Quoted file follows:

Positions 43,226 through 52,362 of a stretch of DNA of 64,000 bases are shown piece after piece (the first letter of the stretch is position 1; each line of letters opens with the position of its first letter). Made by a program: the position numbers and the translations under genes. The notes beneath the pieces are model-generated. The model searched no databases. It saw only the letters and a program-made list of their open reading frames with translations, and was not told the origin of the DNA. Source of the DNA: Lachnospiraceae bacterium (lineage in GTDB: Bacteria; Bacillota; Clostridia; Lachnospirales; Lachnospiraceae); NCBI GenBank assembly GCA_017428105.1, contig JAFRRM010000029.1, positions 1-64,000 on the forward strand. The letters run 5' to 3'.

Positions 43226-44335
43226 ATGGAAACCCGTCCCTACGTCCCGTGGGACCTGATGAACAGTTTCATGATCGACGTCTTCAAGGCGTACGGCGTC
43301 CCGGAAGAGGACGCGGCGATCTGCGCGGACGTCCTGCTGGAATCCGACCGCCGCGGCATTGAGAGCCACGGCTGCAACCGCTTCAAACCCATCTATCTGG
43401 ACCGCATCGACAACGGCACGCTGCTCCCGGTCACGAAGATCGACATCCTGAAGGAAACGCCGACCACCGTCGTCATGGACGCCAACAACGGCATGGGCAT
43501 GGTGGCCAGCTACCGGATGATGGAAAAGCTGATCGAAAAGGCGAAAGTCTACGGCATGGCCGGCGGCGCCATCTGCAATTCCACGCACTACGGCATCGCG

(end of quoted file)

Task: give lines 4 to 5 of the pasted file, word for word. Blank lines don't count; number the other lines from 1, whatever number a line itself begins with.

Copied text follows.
43301 CCGGAAGAGGACGCGGCGATCTGCGCGGACGTCCTGCTGGAATCCGACCGCCGCGGCATTGAGAGCCACGGCTGCAACCGCTTCAAACCCATCTATCTGG
43401 ACCGCATCGACAACGGCACGCTGCTCCCGGTCACGAAGATCGACATCCTGAAGGAAACGCCGACCACCGTCGTCATGGACGCCAACAACGGCATGGGCAT